Something is seriously wrong in the small town of Ogden Marsh, Iowa. Thanks to a plane crash, a biological toxin has seeped into the water supply, turning those infected into bloodthirsty killers for 48 hours until they reach their own painful death. As Sheriff David Dutton (Timothy Olyphant) is trying to find out what it causing this, the U.S. government sends in the Army to contain the outbreak. When his wife Judy (Radha Mitchell) is mistakenly thought to be infected, Dutton heads back into town to rescue her along with his deputy Russell Clank (Joe Anderson). It becomes a race as they try to battle back to the safe haven the government has set up for the infected, going through not only those that have gone "crazy," but the Army itself who is not showing any real discrimination on who they choose to kill.
I saw The Crazies back when it was in theaters earlier this year, and found myself immensely enjoying it, but I had reservations about watching it again; how many movies turn out to not be as good the second time around? Although it loses a little bit of oomph upon a second viewing, The Crazies is an excellent horror film and the best one to come out in 2010 thanks to some good effects, a great lead, and some genuine scares.
Timothy Olyphant deserves full credit for keeping The Crazies afloat. He is absolutely excellent in his role as the determined sheriff who will do what is necessary to keep his group alive. His intensity and talent manage to shine amongst some of the weaker aspects of the movie and he is someone you can easily root for. Joe Anderson as his deputy Russell Clank also gives a really good performance. He is actually from England, but he pulls off an American Southern accent really well and he has the most conflict of any character as someone who is slowly succumbing to the disease.
The Crazies is good because it feels real. Although it is set up like a zombie movie and has many of the characteristics of those kinds of films (not shocking since George A. Romero was behind the original version of The Crazies back in the '70s), what happens in this movie is far more feasible. Someone creating a neurotoxin that messes with our minds to the point of homicidal insanity? How has that not happened already, you know? The way the government also pokes their nose in, herding all the infected into an enclosed space like cattle and treating anyone left behind with a "shoot on sight" mentality is also pretty damn feasible and that's scary in and of itself.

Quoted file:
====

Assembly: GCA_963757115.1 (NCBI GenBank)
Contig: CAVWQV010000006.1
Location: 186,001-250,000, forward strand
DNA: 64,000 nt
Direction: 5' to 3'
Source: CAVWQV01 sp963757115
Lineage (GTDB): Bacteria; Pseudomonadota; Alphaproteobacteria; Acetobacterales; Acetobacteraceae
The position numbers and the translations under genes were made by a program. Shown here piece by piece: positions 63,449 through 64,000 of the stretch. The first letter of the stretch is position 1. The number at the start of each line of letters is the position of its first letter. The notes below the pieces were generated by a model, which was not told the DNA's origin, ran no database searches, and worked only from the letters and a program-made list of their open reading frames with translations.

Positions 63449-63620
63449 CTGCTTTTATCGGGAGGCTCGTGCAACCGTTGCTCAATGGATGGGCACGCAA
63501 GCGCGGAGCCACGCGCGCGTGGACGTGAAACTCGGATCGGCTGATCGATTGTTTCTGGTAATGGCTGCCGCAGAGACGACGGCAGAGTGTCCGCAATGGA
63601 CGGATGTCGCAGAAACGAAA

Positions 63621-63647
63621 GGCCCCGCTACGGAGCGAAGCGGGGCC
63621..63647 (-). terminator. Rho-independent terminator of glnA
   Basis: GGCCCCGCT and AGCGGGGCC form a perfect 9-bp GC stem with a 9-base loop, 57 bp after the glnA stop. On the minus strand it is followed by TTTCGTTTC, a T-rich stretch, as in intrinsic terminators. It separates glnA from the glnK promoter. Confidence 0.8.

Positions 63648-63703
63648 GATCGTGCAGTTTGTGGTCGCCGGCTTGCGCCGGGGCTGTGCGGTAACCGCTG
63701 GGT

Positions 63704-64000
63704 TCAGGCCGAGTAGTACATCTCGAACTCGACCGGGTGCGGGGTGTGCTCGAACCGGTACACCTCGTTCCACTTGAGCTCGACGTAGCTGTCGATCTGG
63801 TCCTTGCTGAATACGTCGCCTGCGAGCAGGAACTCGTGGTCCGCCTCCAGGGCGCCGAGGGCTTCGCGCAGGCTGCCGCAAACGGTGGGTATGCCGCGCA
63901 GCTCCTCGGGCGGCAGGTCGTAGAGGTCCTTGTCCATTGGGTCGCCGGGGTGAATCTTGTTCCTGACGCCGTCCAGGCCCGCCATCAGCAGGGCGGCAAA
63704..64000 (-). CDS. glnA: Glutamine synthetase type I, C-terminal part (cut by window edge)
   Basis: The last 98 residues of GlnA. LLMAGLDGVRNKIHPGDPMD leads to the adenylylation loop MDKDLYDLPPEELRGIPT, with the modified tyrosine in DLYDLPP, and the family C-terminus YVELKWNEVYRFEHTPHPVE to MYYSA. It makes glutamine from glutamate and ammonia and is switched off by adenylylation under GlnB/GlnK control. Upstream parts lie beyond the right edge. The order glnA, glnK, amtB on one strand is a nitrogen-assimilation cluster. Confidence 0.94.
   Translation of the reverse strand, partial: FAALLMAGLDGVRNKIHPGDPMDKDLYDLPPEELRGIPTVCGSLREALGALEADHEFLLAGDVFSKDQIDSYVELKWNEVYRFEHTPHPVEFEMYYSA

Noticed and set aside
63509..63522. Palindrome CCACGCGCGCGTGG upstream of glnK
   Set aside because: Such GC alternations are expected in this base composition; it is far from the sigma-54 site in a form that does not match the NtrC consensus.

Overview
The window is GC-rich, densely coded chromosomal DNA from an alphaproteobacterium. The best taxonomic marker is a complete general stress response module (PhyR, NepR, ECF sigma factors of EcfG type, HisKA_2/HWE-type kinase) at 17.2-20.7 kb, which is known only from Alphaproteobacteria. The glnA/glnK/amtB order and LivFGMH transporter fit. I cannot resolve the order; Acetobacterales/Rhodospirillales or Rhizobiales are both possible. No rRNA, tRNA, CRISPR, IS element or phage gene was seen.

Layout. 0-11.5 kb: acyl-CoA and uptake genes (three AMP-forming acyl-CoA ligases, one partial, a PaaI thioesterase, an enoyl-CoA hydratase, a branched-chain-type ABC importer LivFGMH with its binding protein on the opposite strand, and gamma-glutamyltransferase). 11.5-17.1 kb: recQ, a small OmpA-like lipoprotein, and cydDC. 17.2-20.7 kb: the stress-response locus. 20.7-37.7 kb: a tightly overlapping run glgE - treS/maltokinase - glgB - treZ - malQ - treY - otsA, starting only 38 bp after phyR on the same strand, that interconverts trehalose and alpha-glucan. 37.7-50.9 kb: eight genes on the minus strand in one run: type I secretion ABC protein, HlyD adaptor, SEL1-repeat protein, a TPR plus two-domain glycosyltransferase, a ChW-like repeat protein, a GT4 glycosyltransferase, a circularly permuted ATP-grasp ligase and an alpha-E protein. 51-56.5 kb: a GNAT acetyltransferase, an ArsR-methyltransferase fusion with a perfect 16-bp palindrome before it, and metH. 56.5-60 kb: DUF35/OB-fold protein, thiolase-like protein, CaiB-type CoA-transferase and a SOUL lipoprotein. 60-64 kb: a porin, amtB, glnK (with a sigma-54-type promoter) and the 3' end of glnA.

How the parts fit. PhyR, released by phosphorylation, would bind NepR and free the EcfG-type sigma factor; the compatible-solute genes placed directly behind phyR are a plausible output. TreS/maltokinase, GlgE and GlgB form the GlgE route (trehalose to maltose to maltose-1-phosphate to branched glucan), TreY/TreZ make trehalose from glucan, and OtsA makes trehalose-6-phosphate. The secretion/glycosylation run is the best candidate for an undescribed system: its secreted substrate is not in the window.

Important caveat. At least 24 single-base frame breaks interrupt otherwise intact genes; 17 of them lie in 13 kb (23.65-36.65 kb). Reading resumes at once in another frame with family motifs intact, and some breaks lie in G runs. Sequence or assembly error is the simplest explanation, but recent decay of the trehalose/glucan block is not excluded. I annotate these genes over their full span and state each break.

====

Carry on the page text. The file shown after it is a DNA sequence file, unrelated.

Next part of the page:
Now even though it isn't a zombie movie, it'll still feel like one and if you've seen any George A. Romero films before, you know how it'll play out. Instead of a group of survivors taking on zombies, it's a group of survivors taking on slightly deranged living humans. I have watched a lot of zombie movies in my time, so there were times in The Crazies where I felt I could tune out; since it was following the blueprint that has been used for decades, I would be able to snap back in and know exactly what was going to happen next. The Crazies plays very formulaic like that.
The Crazies may be formulaic at points and some of the acting may be a little questionable at times, but considering the mainstream horror films that have been coming out in recent years, this is almost a masterpiece by comparison. It is well directed and has some great special effects (the makeup designs for the infected are zombie reminiscent but not over the top and look like something that could actually happen to someone). Timothy Olyphant is wonderful as the lead, and The Crazies is the kind of horror movie that doesn't feel over the top; in all actuality, this very situation could actually happen so if I were you, I'd stay out of Iowa for a little while.
The Crazies is packed to the brim with special features. There's the obligatory audio commentary by director Breck Eisner as well as all the trailers for the film. Also included are some very interesting documentaries on the makeup artist, creating the pandemic, and my personal favorite entitled "The George A. Romero Template" where the filmmaker, cast, and some of the more horror-savvy press look back on the impact of Romero's body of work as well as his "screw the system" attitude towards Hollywood. It get's a little bit too self-serving, but you can't deny that Romero's films have created the blueprint for zombie movies that will be followed until they finally stop getting made.